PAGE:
Contact heat evoked potentials (CHEPs) represent a neurophysiological approach to assess conduction in the spinothalamic tract. The aim of this study was to establish normative values of CHEPs acquired from cervical dermatomes (C4, C6, C8) and examine the potential confounds of age, sex, and height. 101 (49 male) healthy subjects of three different age groups (18–40, 41–60, and 61–80 years) were recruited. Normal (NB, 35–52 °C) followed by increased (IB, 42–52 °C) baseline stimulation protocols were employed to record CHEPs. Multi-variate linear models were used to investigate the effect of age, sex, and height on the CHEPs parameters (i.e., N2 latency, N2P2 amplitude, rating of perceived intensity). Compared to NB, IB stimulation reduced latency jitter within subjects, yielding larger N2P2 amplitudes, and decreased inter-subject N2 latency variability. Age was associated with reduced N2P2 amplitude and prolonged N2 latency. After controlling for height, male subjects had significantly longer N2 latencies than females during IB stimulation. The study provides normative CHEPs data in a large cohort of healthy subjects from segmentally examined cervical dermatomes. Age and sex were identified as important factors contributing to N2 latency and N2P2 amplitude. The normative data will improve the diagnosis of spinal cord pathologies.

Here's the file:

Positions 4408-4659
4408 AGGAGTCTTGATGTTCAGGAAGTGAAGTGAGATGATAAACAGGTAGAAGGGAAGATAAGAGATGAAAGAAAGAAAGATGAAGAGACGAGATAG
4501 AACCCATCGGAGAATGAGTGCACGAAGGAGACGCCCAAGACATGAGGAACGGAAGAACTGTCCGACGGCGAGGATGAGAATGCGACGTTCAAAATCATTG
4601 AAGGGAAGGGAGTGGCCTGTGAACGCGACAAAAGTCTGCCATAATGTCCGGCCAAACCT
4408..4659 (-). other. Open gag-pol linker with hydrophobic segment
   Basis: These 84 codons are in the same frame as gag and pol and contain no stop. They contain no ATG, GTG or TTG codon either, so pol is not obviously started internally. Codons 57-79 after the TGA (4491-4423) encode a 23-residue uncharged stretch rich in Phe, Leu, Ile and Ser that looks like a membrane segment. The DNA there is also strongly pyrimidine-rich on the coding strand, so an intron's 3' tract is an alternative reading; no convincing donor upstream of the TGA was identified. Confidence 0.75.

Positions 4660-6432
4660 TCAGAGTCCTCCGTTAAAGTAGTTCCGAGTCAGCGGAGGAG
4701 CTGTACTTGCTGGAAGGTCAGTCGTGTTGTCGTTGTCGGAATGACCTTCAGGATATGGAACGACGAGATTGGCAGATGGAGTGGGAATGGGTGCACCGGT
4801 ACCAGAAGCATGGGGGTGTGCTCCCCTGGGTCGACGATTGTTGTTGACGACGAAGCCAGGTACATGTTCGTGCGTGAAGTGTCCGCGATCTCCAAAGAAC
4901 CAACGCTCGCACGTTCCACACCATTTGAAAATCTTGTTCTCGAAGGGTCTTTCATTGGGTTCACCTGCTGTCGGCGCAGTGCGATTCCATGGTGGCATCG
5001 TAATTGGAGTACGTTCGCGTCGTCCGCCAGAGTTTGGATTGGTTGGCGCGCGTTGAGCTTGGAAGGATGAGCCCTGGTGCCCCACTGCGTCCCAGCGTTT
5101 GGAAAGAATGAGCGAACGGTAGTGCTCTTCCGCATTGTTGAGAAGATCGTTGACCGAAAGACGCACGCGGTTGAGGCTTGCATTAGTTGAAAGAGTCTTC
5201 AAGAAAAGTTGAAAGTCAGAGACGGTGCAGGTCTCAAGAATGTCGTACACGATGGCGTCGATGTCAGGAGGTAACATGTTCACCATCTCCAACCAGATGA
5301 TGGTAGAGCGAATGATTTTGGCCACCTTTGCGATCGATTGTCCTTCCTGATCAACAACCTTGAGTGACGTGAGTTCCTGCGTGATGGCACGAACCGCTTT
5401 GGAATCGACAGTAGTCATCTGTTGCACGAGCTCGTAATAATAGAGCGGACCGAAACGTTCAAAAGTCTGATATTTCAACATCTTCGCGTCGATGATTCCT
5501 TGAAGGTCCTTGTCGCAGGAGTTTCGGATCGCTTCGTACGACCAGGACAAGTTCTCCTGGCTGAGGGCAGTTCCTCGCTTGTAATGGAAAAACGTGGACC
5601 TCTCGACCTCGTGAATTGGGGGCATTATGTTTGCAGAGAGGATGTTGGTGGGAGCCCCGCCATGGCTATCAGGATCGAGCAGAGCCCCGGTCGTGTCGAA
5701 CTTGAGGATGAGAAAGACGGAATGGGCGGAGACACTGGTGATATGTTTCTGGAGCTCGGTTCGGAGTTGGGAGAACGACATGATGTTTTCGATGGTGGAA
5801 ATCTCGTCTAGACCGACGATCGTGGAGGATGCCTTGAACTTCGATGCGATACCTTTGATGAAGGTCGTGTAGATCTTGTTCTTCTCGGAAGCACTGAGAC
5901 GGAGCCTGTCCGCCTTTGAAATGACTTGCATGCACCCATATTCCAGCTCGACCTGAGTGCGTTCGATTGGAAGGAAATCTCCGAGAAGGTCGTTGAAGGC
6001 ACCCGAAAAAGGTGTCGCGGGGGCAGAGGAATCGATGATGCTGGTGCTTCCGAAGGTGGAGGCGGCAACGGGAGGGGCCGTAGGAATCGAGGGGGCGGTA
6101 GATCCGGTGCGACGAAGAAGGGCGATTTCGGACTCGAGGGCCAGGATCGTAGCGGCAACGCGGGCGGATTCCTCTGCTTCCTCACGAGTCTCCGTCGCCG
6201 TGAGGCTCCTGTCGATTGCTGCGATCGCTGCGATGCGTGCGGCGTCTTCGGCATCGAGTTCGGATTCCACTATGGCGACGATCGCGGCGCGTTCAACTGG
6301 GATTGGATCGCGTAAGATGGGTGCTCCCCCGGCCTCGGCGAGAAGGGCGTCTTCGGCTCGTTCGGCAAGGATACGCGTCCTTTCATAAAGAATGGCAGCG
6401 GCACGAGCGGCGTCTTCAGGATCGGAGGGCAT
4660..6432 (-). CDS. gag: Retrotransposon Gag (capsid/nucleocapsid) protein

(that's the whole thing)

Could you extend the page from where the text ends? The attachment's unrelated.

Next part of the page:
Sensory deficits are a hallmark of a variety of neurological conditions. As a complementary tool to conventional clinical testing, laser and contact heat evoked potentials (LEPs and CHEPs, respectively) have been adopted as objective measures of small diameter afferents1,2,3,4,5,6,7,8,9,10. These investigations have primarily focused on examining areas of the body commonly associated with sensory impairments, including the face (e.g., trigeminal neuralgia), trunk and back (e.g., post-herpetic neuralgia), and distal parts of the upper and lower extremities (e.g., diabetic neuropathy)11,12,13,14,15. Accordingly, normative values have been well established for these areas3,11,16,17.
The approach of examining a general cutaneous area is suboptimal for the assessment of damage associated with a discrete spinal cord level (e.g., spinal cord injuries). In this case, a more “segmental” approach, involving a level-by-level assessment is needed. Such a segmental approach crucially requires examining dermatomes above, at, and below the level of injury in well-defined regions of the body innervated by individual spinal segments.